• 10. Why use templates? • Focus on documenting essential information in a concise format and avoids unnecessarily long written reports; • Standardize tasks, allowing countries within regions to compare and contrast results; • Accommodate varying levels of national capacity; • Provide an objective and efficient system for identifying priorities for future improvements; • Serve as instruction manuals for future inventory teams • Create transparency in a country’s national system • Adapt to regional, national circumstances
  • 11. Goal: Build sustainable National Inventory Coordinators use EPA Templates and Tools GHG Inventory Management systems 1. Key Source LOW TECH! Analysis Report IMPORTANT! 2. Description of Institutional Arrangements 3. Source by Source Documentation of • A country can prepare a GHG Data and Methods for Key Sources inventory at regular intervals 4. & 5. Description of (annually, every 2 years etc.) Archiving Systems and • All information used to prepare the QA/QC inventory is archived 6. National Inventory Improvement Plan • Roles and responsibilities are …Priorities and understood Projects for Improvements • Experts can come and go but the inventory does not suffer • Inventory quality improves over time Country • The GHG inventory meets the needs of Preliminary policy-makers, researchers, and the GHG Inventory public System Report 2009
  • 12. Component II: GHG Estimation
  • 13. Technical Challenges for Inventory Compilers • Difficulty applying IPCC methods – Particularly in Agriculture and LULUCF sectors • Using higher tier methods for key sources • Limited activity data and data management capability – Complete representation of land – Developing enhanced characterizations for livestock • Recalculating time series • Conducting quality assurance/quality control steps • Lack of institutional memory and inventory archives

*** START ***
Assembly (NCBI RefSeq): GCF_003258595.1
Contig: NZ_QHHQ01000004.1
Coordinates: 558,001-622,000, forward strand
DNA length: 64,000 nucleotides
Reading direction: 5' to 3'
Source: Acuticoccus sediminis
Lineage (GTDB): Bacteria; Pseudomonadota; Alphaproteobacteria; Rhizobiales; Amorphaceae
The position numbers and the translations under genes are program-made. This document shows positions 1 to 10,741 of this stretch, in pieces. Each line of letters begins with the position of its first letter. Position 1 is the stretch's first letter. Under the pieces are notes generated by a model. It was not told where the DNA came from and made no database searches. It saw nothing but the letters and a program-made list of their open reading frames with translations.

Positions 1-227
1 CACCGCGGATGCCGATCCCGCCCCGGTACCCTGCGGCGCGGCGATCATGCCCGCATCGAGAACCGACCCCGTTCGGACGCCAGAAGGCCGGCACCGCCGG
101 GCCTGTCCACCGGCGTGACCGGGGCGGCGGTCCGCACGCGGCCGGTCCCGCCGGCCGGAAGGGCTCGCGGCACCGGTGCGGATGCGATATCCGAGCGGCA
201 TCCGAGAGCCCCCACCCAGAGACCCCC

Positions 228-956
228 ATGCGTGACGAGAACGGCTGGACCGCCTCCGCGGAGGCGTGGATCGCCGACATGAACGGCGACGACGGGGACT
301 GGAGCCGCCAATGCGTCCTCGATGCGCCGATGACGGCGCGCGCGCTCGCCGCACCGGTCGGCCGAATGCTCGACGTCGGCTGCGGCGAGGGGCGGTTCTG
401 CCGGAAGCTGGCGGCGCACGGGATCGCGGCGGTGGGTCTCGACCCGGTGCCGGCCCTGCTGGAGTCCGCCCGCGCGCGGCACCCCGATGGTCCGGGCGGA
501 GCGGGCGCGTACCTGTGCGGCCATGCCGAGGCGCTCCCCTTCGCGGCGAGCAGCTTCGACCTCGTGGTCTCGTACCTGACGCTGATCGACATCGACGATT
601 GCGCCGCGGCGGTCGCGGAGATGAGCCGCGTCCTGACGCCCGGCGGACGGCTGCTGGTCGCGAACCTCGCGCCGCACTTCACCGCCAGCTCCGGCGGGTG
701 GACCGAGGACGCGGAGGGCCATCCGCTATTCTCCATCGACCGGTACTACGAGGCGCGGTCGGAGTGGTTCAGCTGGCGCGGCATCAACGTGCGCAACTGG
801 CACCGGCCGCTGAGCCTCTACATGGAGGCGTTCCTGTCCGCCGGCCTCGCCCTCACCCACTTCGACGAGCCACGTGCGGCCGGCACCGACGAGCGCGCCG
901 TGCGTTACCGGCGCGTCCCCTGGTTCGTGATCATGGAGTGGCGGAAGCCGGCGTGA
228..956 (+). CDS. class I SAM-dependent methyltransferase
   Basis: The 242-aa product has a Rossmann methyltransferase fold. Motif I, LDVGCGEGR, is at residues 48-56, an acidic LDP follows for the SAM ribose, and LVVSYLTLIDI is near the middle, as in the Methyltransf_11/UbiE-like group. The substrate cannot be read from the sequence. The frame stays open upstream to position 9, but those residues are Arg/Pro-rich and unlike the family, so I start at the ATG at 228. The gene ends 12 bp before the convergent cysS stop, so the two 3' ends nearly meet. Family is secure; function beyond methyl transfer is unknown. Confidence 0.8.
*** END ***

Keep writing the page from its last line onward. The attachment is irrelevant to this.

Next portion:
• 14. Central America Phase II • Improve land-use/cover maps in Central America – Collect ground - reference data to improve GIS maps for Nicaragua, Honduras, Costa Rica, El Salvador and Guatemala – Designate IPCC Land-Use Categories: Forest land, Cropland, Grassland, Wetlands, Settlements, and Other Land
  • 15. Completed Activities: August 2009 to December 2009 • Finalized approach to utilizing ground-based reference data to improve existing maps • Updated existing maps • Assessed accuracy of “improved” maps • Ensured compatibility of “improved” maps with ALU tool • Finalized collection of available forest C factors and incorporate into ALU tool
  • 16. Completed/Ongoing Activities: August 2009 to December 2009 • Conducted workshop at CATIE in October 2009 with country focal points and other key contacts – Reviewed process by which the maps were created – Provided overview of how to import maps into ALU and utilize to develop GHG Inventory – Discussed outreach options to make “improved” maps, forest C factors, and ALU tool available and accessible to target audience (Central American GHG inventory compilers) • Continue outreach to increase awareness of “improved” maps and forest C factors (e.g., CATHALAC/SERVIR, CCAD, Environment Ministries)
  • 17. Expected results by 2010 • Improved map for 2000 and a change detection product for 2009 for each country – Maps to be made available electronically and/or housed on server • Central American GHG Inventory experts trained on use of maps with ALU Tool – Improvements to GHG estimates for Agriculture and LULUCF for their National Communications • Report on updated forest C factors – Data to be incorporated into ALU